Posted: February 20, 2008 at 7:05 am
(Washington, DC) The American Antitrust Institute today urges the Antitrust Division of the Department of Justice (DOJ) to file a complaint and seek an injunction against the proposed merger of XM Satellite Radio Holdings Inc. and Sirius Satellite Radio. Nearly a year after the proposed merger was announced, the DOJ and the Federal Communications Commission (“FCC”) have compiled an extensive factual record including substantial evidence of anticompetitive harm to consumers and other firms.2 In order to prevent a monopoly in the satellite radio market and the resulting harm to competition, the AAI believes the Antitrust Division of the DOJ must immediately file a lawsuit under Section 7 of the Clayton Act.
The AAI believes the Antitrust Division would prevail in demonstrating that satellite radio is a relevant product market and the effect of the proposed XM- Sirius merger “may be substantially to lessen competition, or to tend to create a monopoly” in violation of Section 7. The power of the Antitrust Division of the DOJ and the Federal Trade Commission (FTC) to enforce Section 7 of the Clayton Act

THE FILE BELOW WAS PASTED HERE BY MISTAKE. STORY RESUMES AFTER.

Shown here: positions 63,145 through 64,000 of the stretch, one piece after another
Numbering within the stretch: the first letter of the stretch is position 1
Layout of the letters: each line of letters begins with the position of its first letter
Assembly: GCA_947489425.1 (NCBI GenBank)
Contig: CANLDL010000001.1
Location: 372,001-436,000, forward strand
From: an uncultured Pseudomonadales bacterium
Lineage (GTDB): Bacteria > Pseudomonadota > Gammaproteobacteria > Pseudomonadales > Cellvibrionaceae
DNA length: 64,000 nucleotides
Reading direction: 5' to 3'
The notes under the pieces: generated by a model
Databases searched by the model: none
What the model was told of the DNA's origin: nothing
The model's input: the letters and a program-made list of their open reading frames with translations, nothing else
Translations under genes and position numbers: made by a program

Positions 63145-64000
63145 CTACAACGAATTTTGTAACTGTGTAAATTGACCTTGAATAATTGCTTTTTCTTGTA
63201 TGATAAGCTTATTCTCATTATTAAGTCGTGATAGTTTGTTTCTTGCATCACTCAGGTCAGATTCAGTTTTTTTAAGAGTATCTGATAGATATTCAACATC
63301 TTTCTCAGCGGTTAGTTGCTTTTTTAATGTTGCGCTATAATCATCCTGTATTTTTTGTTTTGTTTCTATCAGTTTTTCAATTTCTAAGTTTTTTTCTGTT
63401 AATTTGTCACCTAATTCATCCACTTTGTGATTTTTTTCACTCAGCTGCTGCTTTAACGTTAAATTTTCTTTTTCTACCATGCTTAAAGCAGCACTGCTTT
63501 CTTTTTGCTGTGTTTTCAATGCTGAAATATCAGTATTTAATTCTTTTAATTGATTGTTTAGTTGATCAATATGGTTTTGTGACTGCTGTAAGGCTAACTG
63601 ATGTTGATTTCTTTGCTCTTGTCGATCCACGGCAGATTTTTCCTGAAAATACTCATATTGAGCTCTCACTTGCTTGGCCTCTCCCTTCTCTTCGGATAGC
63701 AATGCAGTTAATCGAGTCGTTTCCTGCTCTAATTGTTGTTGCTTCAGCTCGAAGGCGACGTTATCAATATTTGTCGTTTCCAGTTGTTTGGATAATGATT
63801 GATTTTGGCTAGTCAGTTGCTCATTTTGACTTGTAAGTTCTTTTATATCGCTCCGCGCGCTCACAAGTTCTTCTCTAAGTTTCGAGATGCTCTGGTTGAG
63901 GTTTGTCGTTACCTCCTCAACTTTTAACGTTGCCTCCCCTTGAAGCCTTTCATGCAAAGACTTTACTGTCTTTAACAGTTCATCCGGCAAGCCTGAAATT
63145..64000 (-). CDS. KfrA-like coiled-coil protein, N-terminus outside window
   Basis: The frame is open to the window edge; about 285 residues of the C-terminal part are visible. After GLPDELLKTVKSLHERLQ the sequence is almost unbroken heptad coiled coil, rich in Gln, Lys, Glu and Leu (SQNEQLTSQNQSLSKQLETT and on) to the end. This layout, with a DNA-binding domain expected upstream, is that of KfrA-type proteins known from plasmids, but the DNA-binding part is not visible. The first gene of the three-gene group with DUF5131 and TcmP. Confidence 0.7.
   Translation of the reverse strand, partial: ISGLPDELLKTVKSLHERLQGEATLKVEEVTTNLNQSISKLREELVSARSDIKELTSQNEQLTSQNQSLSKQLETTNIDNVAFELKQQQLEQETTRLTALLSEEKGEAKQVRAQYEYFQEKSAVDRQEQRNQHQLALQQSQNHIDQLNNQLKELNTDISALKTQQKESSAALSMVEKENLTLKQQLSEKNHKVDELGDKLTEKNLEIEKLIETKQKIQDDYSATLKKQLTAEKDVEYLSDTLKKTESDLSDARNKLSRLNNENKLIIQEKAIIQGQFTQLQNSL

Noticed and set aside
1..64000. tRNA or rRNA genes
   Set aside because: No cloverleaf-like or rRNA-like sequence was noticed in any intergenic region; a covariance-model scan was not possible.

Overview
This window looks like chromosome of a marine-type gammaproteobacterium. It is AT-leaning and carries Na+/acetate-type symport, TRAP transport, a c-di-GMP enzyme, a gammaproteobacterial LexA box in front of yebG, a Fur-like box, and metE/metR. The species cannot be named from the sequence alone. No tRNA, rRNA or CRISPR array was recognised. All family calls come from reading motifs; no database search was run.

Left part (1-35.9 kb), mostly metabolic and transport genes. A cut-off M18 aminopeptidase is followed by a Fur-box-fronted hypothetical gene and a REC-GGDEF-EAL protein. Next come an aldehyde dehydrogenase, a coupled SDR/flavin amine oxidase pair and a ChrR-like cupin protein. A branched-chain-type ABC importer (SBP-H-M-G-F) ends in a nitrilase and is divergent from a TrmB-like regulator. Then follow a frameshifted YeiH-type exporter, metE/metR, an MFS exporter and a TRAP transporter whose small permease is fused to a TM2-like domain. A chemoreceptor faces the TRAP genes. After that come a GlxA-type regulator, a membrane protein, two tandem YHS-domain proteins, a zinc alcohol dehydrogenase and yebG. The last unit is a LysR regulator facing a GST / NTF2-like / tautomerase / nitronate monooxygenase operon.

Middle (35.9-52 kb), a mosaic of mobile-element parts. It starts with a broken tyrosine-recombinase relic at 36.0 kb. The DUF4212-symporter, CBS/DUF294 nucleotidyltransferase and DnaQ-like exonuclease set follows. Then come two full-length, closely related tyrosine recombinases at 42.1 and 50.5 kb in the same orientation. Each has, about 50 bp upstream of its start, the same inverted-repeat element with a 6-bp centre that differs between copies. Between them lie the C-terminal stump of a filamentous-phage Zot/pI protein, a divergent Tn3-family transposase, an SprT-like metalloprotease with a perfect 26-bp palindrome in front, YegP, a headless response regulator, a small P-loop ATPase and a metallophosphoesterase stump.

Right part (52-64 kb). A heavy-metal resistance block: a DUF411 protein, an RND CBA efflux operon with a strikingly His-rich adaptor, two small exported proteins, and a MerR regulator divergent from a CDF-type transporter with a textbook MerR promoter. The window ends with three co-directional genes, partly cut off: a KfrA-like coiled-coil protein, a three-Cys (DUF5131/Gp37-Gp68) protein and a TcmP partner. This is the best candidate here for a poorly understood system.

plays a critical role in guaranteeing the benefits of a competitive marketplace. Congress enacted Section 7 to prevent mergers and acquisitions that may substantially reduce competition in any relevant market. Congress sought to prevent excessive concentration of power in any market that would lead to higher prices, less service, lower quality, and less innovation. For decades, government enforcement of Section 7 has created a critical bulwark against mergers and acquisitions that would permanently change the marketplace and adversely affect consumers. During the past decade, government antitrust enforcement has protected competition in numerous markets vital to American consumers through federal court cases in enjoining or restructuring a merger.3 In many cases, the government encountered significant litigation
uncertainties, faced well-funded adversaries with strong arguments, was challenged to clarify important principles of law, and had few or no witnesses to support its case. Yet, in each case, the government prevailed.